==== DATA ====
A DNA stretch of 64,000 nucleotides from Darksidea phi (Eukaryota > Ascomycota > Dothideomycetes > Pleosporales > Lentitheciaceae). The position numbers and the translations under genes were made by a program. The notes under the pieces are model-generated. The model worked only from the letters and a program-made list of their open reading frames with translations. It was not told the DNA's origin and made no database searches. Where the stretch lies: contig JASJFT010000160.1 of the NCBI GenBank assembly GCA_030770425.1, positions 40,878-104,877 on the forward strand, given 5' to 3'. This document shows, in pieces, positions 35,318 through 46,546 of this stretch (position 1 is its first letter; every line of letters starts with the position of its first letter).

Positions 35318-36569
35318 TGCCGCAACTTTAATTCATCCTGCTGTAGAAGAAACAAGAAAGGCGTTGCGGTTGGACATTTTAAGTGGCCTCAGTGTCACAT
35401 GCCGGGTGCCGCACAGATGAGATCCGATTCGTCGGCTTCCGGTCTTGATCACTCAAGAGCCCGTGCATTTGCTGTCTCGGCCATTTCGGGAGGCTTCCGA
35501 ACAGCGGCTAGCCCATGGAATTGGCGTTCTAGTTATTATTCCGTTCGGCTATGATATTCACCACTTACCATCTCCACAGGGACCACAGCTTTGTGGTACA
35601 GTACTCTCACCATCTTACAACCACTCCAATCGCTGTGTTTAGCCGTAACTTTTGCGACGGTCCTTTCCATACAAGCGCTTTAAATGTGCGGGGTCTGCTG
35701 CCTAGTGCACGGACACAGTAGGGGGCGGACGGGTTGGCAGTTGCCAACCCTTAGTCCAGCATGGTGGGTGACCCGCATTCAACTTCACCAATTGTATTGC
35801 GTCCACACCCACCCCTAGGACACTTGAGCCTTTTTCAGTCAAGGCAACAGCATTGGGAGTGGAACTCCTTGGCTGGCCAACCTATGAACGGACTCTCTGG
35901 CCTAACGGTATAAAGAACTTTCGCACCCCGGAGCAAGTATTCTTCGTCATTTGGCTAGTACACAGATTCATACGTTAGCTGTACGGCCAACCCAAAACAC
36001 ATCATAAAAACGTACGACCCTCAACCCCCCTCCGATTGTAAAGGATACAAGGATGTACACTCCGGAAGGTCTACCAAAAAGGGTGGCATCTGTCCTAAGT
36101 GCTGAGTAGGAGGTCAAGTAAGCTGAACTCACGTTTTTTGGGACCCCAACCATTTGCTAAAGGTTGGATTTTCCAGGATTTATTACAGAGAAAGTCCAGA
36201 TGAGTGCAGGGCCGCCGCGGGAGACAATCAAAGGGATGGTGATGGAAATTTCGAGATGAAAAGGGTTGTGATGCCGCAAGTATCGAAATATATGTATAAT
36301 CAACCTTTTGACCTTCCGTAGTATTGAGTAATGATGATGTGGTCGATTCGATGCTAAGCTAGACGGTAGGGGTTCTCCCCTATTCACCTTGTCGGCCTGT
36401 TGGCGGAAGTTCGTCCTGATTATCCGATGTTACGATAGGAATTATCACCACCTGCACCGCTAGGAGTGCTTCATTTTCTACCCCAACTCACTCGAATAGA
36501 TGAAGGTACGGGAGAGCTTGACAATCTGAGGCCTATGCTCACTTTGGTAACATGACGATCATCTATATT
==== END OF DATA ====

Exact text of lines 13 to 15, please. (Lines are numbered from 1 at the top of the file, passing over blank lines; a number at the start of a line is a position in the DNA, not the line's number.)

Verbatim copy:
36301 CAACCTTTTGACCTTCCGTAGTATTGAGTAATGATGATGTGGTCGATTCGATGCTAAGCTAGACGGTAGGGGTTCTCCCCTATTCACCTTGTCGGCCTGT
36401 TGGCGGAAGTTCGTCCTGATTATCCGATGTTACGATAGGAATTATCACCACCTGCACCGCTAGGAGTGCTTCATTTTCTACCCCAACTCACTCGAATAGA
36501 TGAAGGTACGGGAGAGCTTGACAATCTGAGGCCTATGCTCACTTTGGTAACATGACGATCATCTATATT